Stidham’s arm strength has been a matter of discussion, although nothing appears wrong with him at the moment and he has proven himself in the clutch. He’s certainly no worse than the near-mythical Stephen Garcia of South Carolina, who put his Gamecock team on his back in 2010 and led USC to an upset of the Crimson Tide. But he’s also not been the gamechanger Auburn thought it was getting when he transferred in.
It probably won’t matter in this game, but he also doesn’t have much of a backup situation going on behind him, either. Malik Willis is a good athlete but not really a passer yet; Cord Sandberg is a former minor league baseball player who has thrown 1 collegiate pass.
Alabama appears to be back at full strength, or close enough, now that Tua Tagovailoa is healthy and Jalen Hurts is playing in games again. First, on Hurts: He wasn’t moving at full speed against The Citadel, but his passing was on point and if Alabama needs a backup, it has the best one in the conference by far.
The presence of Tagovailoa – who is all but assured of broaching the 3,000-yard mark in this game, if not the first half – at 100-percent health is akin to listening to Ian McDiarmid warn Mark Hamill about witnessing a fully armed and operational battle station. Assuming both starters stay healthy, it’s no contest. If Alabama has to go to Hurts for whatever reason, it’s still a pretty close call given Hurts’ improvement as a passer in 2018. Advantage: Alabama
All the talk of Auburn’s scoring troubles have centered on its offensive line, but the running back group bears equal responsibility. Malzahn’s offense needs two things to be successful above all: a good center and guards, and a true difference-maker at running back. This Auburn team lacks all of that, but especially the latter.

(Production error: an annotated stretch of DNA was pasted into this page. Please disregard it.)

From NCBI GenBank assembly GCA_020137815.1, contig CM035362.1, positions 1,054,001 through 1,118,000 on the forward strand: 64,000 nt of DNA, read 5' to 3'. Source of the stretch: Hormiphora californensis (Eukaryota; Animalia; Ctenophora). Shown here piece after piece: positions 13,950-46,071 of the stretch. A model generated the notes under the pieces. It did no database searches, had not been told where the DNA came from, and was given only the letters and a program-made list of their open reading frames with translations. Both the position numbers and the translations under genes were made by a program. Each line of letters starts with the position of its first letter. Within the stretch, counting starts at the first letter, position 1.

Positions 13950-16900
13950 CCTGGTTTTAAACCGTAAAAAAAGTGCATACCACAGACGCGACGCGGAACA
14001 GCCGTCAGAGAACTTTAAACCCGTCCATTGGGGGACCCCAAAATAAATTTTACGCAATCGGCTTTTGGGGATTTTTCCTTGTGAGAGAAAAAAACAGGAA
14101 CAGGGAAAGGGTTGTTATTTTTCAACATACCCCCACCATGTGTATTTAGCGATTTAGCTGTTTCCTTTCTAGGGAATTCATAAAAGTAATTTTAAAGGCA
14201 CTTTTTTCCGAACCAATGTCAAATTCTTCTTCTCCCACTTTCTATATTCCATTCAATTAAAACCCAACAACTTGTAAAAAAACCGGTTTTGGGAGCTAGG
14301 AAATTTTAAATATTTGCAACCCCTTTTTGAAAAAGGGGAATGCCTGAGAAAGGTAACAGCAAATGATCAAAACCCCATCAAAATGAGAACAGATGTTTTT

JaTarvious Whitlow has nice burst and at 6’0”, 215, has a bit more size than the trademark Malzahn-era scatback. But he’s also been banged up and in and out of favor all year and there’s no real read on how many snaps he’s going to get. When he’s not been in, Kam Martin has typically gotten the call, but he’s small and plays smaller, and hasn’t been able to make his mark.
If Auburn really wants to go small, Shaun Shivers, all 5’7” and 170 of him, is available, but his value beyond jet sweeps is suspect. He is, however, averaging 6.3 yards per carry on 49 tries this year. Malik Miller may be used in short yardage, but he lacks the speed to be an every-down option in Auburn’s offense.
Alabama may be without Damien Harris, who suffered a concussion against The Citadel. He returned to practice Tuesday, however, and his prospects for playing look better now than they did the day of the injury. If Harris can’t go, or is limited, look for Josh Jacobs to get the start with Najee Harris providing depth off the bench. Both Harrises for Alabama have numbers similar to Auburn’s Whitlow, and Jacobs’ army-knife set of skills makes him a defense disruptor whenever he’s playing.
If Damien Harris is out altogether, Brian Robinson Jr. might find a few carries as well. If everyone is healthy, Alabama strongly carries this category, if for no other reason than Najee Harris is starting to play like a man with his hair afire. If both Whitlow and Damien Harris are out or limited, same deal. Alabama would have to be missing Harris altogether and Whitlow be 100 percent to even discuss alternatives – and even then, Bama is unlikely to yield the edge. Advantage: Alabama
Injuries and defections have made this unit sort of a bad Xerox of what it could have been. The current unit basically breaks down to Seth Williams and Darius Slayton, a pair of quality midrange receivers who can hold their own; Anthony Schwartz, a bona fide deep threat who needs to work on his route discipline, and Ryan Davis, who leads the team with 60 carries and 508 yards, but the resulting 8.5 yards per catch and 0 touchdowns explains where he really is in regards to matchup ability.